After five years, age and family responsibilities suggested that a return to the United Kingdom was desirable and, serendipity again, I was offered a part-time position at the University of Sussex in Brighton. This evolved into a permanent fractional appointment that lasted for 17 years and provided opportunities that included not just research in Africa and Europe but also a secondment to the British government’s Department for International Development and a final serendipitous encounter to come to Maastricht on a part-time basis that has lasted for some seven years. However, age always catches up but allowed a final migration back to Scotland, a different country from the one I had left some 50 years before, just as I am now a very different person and the challenges of re-integration apply as much as any to any other migration.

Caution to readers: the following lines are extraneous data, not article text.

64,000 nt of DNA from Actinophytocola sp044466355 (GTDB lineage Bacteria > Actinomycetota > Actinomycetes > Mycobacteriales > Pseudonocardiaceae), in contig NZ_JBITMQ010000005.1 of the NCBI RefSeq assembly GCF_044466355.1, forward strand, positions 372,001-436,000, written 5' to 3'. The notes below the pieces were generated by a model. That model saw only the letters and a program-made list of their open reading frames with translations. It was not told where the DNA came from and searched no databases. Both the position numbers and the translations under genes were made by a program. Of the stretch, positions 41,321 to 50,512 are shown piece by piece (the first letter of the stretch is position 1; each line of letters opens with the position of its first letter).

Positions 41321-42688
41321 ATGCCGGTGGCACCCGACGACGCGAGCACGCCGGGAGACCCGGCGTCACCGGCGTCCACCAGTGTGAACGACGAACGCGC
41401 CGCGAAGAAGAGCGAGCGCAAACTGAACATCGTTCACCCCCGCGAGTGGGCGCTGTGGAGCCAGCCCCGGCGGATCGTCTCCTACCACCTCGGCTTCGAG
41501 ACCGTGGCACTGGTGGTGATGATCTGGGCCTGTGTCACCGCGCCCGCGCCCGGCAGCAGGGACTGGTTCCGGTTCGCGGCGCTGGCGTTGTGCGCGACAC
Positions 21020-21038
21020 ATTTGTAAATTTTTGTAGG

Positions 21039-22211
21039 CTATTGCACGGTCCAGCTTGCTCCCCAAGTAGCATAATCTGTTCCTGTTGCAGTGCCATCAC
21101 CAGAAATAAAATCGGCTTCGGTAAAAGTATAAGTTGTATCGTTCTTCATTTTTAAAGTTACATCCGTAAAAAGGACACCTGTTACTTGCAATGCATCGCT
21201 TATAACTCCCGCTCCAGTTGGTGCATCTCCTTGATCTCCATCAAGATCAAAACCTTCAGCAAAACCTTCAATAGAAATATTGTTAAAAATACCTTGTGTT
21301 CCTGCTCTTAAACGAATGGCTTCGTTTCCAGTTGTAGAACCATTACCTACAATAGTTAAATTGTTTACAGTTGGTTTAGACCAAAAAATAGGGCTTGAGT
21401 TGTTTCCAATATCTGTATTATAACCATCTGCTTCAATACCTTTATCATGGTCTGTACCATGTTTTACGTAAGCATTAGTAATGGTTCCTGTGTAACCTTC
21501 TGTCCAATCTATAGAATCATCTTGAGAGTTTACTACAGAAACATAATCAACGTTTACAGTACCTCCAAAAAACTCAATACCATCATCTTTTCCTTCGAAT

Thus, migration has been central to my education, research, employment and life. When I set out from Scotland all those years ago, I had no aspirations to be a permanent migrant. In fact, I had no idea whatsoever what I wanted to do or where I wanted to go, apart from the immediate destination of Canada. Along the way, I became an accidental academic, as well as an international civil servant, consultant, teacher, husband and father and have seen and lived in places and met people I could never have imagined. Networks were important but these were institutional rather than personal – a product of the globalisation and opportunities at the time. If a message can be gleaned from this experience, it is to maximise capabilities, grasp the opportunities offered, and the migrations will follow.
The opinions expressed here are the author’s own; they do not necessarily reflect the views of UNU.
UNU / R. Skeldon